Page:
Friday, March 5, 2004
Confusion continues over Benfield land purchase
Twenty-four hours after attending the Selectmen's meeting on February 24, neighbors of the Benfield property again filled the Clark Room, this time to participate in a public hearing held by the Community Preservation Act Committee (CPAcom). (See box.)
The audience came hoping for definition and clarification on the potential uses of Benfield Parcel A on South Street and to air their concerns that their neighborhood is being unfairly targeted. After two and a half hours of intense discussion, the South Street/West Street neighbors were only slightly enlightened and even the Board of Selectmen and the CPAcom were at odds.
The Special Town Meeting on March 23 will vote on the purchase of the two-million-dollar parcel using the town's the Community Preservation Act (CPA) funds.
Public's chance to speak
A mere 24 hours earlier, the Selectmen had approved a new version of the purchase and sale agreement between the Carlisle Conservation Foundation (CCF), which holds the option to purchase the Benfield property, and the town. Selectman John Ballantine, who also sits on the CPAcom, reported that the BOS agreement added two restrictions on the usage of Parcel A — a maximum of 26 housing units and one ballfield on the 19 acres not designated for open space. CPAcom member Phyllis Zinicola pointed out that the committee had not had an opportunity to discuss the agreement passed the night before.
Fred Seward of South Street was concerned about the ballfield, fearing the introduction of chain link fences and bright lights. Maureen Tarca of the Recreation Commission and the CPAcom responded, "I don't know where anyone got 'lights.' This isn't real, this hasn't been passed by Town Meeting yet. This is a huge property; we can disguise it with hedges and trees." It was further pointed out that any municipal property would undergo several approval processes before town boards before it is approved.
John Lee, CPAcom member and a resident of the center, reminded the audience that, "Your neighborhood is not the only neighborhood in town that has been asked to stomach some of the development that is a result of the success of the Carlisle community." When Town Hall was built, Lee recalled, boards and committees worked very closely with the neighbors to ensure that the project was "minimally offensive." Ray Kubacki of South Street challenged Lee's assertion that other neighborhoods have been adversely affected. Lee reeled off the municipal buildings in the center, "plus all the churches, post office, bikeways they're all here in the center."
Juergen Lemmerman of South Street expressed the frustration of many that "this whole project has been rushed through. Some people feel railroaded and this generates a feeling of skepticism." He suggested using town funds to purchase the property, thereby gaining "more time to be sure what the town wants." From the audience Selectman Doug Stevenson assured residents that the Selectmen had considered this alternative, but chose the CPA path to purchasing the property.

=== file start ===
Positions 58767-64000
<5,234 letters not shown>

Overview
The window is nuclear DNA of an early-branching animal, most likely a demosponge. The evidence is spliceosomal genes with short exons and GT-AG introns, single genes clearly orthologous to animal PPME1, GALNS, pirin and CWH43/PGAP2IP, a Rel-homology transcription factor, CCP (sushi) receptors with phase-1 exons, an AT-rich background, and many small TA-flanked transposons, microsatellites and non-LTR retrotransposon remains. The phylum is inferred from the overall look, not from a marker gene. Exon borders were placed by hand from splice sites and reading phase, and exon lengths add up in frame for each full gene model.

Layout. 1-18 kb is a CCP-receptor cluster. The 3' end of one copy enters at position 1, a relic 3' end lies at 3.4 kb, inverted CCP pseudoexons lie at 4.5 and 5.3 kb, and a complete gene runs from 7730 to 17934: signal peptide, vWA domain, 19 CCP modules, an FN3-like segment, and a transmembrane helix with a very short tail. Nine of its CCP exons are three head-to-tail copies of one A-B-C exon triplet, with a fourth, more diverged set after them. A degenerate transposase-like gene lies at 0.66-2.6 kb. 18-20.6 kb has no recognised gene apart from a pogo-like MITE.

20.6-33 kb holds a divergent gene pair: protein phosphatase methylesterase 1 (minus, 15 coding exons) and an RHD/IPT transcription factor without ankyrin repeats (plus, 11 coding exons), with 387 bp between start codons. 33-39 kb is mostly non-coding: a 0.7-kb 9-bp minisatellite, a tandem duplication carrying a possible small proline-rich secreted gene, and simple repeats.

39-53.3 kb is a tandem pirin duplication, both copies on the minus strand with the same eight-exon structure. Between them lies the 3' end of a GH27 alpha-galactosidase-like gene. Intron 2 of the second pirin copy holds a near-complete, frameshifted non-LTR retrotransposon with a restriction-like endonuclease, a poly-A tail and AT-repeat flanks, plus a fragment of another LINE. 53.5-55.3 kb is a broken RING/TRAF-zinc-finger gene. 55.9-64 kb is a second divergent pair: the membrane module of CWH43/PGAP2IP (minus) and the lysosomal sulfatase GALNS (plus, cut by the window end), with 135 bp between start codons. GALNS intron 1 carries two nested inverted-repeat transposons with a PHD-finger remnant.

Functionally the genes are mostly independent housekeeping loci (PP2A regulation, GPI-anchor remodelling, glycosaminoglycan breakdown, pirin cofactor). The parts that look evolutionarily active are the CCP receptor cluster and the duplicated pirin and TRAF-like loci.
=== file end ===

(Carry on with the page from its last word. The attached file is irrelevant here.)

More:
"Imagine yourself the voter who doesn't come to meetings like this," suggested South Street resident Mary DeGarmo, "and trying to sort through the issues. People here trying to educate themselves are mystified. Imagine the person who comes to Town Meeting to vote and hasn't spent the time that we have." DeGarmo added her concern over the tight deadline and the threat of the "bogeyman of 40B."
Caps on housing units
Abutter Sarah Hart approved of the upper-limit added by the Selectmen, but she worried that the scenario would change again. "Who is going to take responsibility for understanding the CPA and what the limits can be?" she asked. Chaffin assured Hart that any motion at Town Meeting would be consistent with the terms of the purchase and sale agreement. Jack Bromley of the CPAcom acknowledged that this is "an enormously complex transaction. It changes all the time." He reiterated the CPAcom's mandate to act in a financial review capacity to promote CPA purposes.
Tensions developed between the CPAcom and the Selectmen over wording in the purchase and sale agreement. The CPAcom favored specifying minimum acreages for CPA purposes — community housing and ballfields — and the Selectmen chose to insert a maximum number of units instead. "This committee is feeling somewhat railroaded by the Selectmen," said Tarca. Addressing the Selectmen present, Zinicola said, "I think that 26 units is where we'll end up, but the way it was imposed — why are you offering this ultimatum when there is so much room for discussion?" Chaput replied, "We certainly did not feel it was an ultimatum, and we regret that. We felt it was a reasonable compromise."
Former CCF director Steve Hinton had the last word, thanking everyone in the room for their hard work, and pointing out that "everyone has had to compromise on one point or other." He urged, "Let's keep going. We can do this."
© 2004 The